The Qt binding significantly benefits from the dynamic binding of C++ objects. If a C++ pointer is returned, this pointer often is a pointer to a base class. Behind the pointer often is an object of a derived class. C++ allows calling of base class methods on that pointer, but not methods of the derived class - the identity of the object is reduced to the base class.
For example, if a method returns a QWidget pointer for a QPushButton, it is not possible to directly set the buttons text, because the method required for that is not part of the QWidget interface. In C++ one would dynamic_cast the pointer to QWidget and set the text then.
The Ruby binding automatically upcasts the pointer to the actual object, so the value returned has the real object's identity. In that case, delivering a QWidget would render a Ruby object that has a QPushButton identity and it's possible to set the text immediately. If the object was not a QPushButton, an error would be issued when an attempt is made to call a QPushButton method.
Enum types are available as classes to give them a specific context. Since Ruby does not allow declaration of classes within classes, enums declared inside a class must be declared as separate classes outside that class. The relationship is indicated by the Enum's class name. For example, QMessageBox::Icon (C++) is available as the Ruby class QMessageBox_Icon. The enum values are defined as constants within that class and the enclosing class. For example QMessageBox::Critical which is a value for QMessageBox::Icon is available as QMessageBox_Icon::Critical and QMessageBox::Critical in Ruby.
Starting with version 0.24, the QFlags template is supported as a separate class. The name of the class indicates the relationship to the enum class. For example, QFlags<QMessageBox::Icon> is available as QMessageBox_QFlags_Icon. Enum classes are derived from their respective flags class, so they can serve to initialize arguments expecting flags. It's hardly required to operate with the flags classes directly, since they are created automatically when joining enum's with the "or" (|) operator:
QMessageBox::Ok # A QMessageBox_StandardButton object QMessageBox::Ok | QMessageBox::Cancel # A QMessageBox_QFlags_StandardButton object
With these definitions, the following is allowed:
QMessageBox::information(parent, title, text, QMessageBox::Ok | QMessageBox::Cancel) QMessageBox::information(parent, title, text, QMessageBox::Ok)
It is possible to load a dialog from a UI designer (.ui) file. Have a look at the following sample:
module MyMacro include RBA ui_file = QFile::new(QFileInfo::new($0).dir.filePath("MyDialog.ui")) ui_file.open(QIODevice::ReadOnly.to_i) dialog = QFormBuilder::new.load(ui_file, Application::instance.main_window) ui_file.close def dialog.setup button.clicked do slider.value = (slider.value + 1) % 100 end end dialog.setup dialog.exec end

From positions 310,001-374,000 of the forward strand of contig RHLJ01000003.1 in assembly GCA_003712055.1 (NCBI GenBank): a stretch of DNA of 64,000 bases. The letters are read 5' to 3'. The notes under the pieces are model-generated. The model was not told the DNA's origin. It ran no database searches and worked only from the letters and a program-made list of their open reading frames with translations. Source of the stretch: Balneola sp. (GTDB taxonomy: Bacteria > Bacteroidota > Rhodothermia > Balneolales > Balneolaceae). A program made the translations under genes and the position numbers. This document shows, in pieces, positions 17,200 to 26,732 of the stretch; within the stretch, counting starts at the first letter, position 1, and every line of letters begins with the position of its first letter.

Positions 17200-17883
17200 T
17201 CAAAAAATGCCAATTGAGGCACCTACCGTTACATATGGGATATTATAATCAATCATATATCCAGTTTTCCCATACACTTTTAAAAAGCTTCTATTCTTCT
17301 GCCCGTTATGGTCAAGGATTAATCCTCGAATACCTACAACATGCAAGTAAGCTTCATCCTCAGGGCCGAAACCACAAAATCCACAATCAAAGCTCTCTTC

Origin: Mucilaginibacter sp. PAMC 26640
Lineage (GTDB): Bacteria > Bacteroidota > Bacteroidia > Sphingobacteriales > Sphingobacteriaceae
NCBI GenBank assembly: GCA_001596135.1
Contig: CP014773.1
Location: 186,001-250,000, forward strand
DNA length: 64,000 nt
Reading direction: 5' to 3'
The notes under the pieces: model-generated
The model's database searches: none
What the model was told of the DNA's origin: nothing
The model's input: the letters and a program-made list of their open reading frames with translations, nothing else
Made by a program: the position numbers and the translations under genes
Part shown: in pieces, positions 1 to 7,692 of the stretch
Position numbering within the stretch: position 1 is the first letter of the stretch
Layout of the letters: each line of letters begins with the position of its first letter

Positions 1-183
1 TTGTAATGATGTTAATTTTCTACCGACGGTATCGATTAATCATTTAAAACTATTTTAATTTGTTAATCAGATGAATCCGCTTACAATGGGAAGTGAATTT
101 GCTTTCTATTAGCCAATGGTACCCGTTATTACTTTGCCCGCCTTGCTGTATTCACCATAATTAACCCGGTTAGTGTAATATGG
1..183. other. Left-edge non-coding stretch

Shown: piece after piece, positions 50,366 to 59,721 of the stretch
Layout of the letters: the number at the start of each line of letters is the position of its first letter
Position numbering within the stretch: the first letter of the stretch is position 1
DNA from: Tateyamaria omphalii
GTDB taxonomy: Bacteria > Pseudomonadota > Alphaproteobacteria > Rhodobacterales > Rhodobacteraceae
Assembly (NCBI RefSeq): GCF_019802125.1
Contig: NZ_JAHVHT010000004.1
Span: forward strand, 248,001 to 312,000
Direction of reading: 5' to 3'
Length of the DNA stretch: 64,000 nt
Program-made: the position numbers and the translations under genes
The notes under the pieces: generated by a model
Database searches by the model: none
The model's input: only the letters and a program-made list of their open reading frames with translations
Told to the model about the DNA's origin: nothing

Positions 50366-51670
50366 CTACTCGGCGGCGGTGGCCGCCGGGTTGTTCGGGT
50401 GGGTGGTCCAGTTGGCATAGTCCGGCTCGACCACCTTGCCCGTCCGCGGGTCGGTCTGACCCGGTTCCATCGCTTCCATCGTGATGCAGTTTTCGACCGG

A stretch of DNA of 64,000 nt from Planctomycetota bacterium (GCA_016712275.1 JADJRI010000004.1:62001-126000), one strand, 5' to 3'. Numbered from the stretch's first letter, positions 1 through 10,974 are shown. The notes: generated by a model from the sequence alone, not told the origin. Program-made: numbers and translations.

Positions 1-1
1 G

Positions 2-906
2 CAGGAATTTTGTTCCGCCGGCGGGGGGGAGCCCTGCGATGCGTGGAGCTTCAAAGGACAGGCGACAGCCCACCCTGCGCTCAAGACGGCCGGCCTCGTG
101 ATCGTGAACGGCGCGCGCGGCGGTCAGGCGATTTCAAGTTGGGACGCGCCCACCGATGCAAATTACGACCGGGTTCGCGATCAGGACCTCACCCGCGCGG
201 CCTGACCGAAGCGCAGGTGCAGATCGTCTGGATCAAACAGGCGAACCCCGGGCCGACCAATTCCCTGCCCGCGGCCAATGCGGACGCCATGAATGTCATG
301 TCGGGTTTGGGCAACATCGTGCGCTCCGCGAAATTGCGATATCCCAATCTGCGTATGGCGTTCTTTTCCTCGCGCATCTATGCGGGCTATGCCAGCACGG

This sample tries to locate a designer file called "MyDialog.ui" relative to the macro's path (in $0). It uses the QFormBuilder class to load and create the dialog. In that sample, "MyDialog" defines a dialog with two widgets: a QPushButton ("button") and a QSlider ("slider"). Because of the dynamic binding in Ruby, "dialog" will already have the correct class and we don't have to cast the pointer delivered by QFormBuilder::load before we can call "exec".
This sample exploits a nice Ruby feature: in Ruby it is possible to dynamically add methods to an instance. This allows extending the QDialog object we got from QFormLoader by custom code. In our case we add a "setup" method. This method installs the custom logic of the dialog. It makes use of a convenience feature implemented in QObject's Ruby binding: all named child objects of an object are available through accessor methods. Therefore we can access "button" and "slider" by their name to install an event handler that updates the slider value each time the button is clicked.
After calling setup on the dialog we have initialized it and we can show it with "exec".
The mechanism behind the Ruby binding a based on the RBA/GSI framework of KLayout. In order to be able to derive from existing classes, that framework needs to add a kind of interfacing class atop of existing classes. Thus, the framework exposes every Qt class in two ways:
The difference between the native and interface classes is important if you test the type of a object. The difference between both cases is the scope. The native classes will always match. The interface classes will only match if the object was created by Ruby code:
b = dialog.button # this will not render true, if the button was created by QFormBuilder for example b.is_a?(QPushButton) # this is correct: b.is_a?(QPushButton_Native)
To avoid confusion, the native classes do not appear in the documentation. They would just add another level of inheritance without providing additional methods.